This butchery didn’t come about without a lot of government assistance along the way. Collectively, the taxpayers have loaned the co-ops more than $2.4 billion spread over just 23 health plans. Now, Uncle Sam stands to lose a good chunk of that money as the plans start filing for bankruptcy. In Iowa, the bankruptcy of just one co-op will likely cost taxpayers all of the $180 million they flushed into the insurer.
The New York Times blamed the failure of that Iowa plan, which went by the name CoOportunity, on the co-op’s success. The newspaper’s healthcare reporter reasoned that the plan proved so popular with consumers, it exhausted its budget.
Another way to look at it is that the co-op robbed its customers. They knowingly underpriced their product, took in more revenue than they could service, and then hid behind bankruptcy proceedings when they couldn’t meet the obvious demand. In business vernacular, this is a variation of the age-old Ponzi scheme. In the New York Times, it’s sadly portrayed as an inspiration – the co-op a victim of its own munificence.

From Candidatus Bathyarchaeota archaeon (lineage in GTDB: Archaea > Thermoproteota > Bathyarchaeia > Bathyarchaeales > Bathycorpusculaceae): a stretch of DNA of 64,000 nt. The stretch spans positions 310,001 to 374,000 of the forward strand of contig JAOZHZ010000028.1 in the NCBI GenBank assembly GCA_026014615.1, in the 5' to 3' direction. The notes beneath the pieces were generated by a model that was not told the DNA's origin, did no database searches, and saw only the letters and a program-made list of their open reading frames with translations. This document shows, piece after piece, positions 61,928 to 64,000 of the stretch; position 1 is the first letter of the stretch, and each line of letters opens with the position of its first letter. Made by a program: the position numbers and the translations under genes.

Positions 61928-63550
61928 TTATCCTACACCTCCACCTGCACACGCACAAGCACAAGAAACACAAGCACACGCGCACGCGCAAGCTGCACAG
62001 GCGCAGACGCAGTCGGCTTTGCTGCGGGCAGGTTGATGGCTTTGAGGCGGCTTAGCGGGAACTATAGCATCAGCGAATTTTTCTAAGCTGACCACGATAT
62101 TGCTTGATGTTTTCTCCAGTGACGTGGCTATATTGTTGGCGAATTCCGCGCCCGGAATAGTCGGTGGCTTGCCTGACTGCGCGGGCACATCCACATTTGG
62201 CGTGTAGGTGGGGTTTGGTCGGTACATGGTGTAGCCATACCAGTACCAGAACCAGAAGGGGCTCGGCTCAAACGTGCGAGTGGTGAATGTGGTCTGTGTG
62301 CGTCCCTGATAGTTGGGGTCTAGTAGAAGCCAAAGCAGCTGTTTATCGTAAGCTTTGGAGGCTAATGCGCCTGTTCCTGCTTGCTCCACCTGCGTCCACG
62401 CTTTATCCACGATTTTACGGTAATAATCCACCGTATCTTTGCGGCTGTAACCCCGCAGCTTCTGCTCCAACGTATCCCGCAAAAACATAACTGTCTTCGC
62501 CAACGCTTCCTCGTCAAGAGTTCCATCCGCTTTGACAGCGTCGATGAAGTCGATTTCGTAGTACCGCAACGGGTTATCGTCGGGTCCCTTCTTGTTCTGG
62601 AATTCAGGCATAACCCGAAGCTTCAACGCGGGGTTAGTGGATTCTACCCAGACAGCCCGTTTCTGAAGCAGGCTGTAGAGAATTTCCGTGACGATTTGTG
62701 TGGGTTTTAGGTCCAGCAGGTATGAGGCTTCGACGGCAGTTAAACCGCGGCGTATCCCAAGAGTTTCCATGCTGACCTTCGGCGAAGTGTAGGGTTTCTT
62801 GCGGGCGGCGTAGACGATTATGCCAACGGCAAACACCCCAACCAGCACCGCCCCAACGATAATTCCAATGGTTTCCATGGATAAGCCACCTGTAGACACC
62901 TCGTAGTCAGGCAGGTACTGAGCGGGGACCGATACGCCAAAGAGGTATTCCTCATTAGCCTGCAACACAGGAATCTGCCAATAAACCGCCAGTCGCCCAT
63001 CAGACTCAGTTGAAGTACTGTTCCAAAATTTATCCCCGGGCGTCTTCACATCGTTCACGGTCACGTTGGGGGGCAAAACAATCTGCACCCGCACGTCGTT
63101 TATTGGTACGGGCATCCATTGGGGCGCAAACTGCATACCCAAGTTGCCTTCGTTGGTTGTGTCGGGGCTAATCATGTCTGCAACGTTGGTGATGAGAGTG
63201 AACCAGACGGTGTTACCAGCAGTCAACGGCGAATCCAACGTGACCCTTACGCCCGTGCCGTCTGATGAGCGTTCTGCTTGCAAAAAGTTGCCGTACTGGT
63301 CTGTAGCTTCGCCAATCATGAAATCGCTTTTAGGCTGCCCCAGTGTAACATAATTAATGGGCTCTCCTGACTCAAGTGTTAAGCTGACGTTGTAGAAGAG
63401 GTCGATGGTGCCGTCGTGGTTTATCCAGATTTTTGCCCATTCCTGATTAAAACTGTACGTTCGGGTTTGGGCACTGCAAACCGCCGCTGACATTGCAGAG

Progressive architects hailed co-ops when the plans unveiled amazingly low rates last year. It seems that was the last political gasp of a dying dogma. Measuring the risk of a population of beneficiaries, and pricing an insurance product, turns out to be a hard business after all. The profit motive is a reasonable way to ensure that beneficiaries actually get the services they’re promised.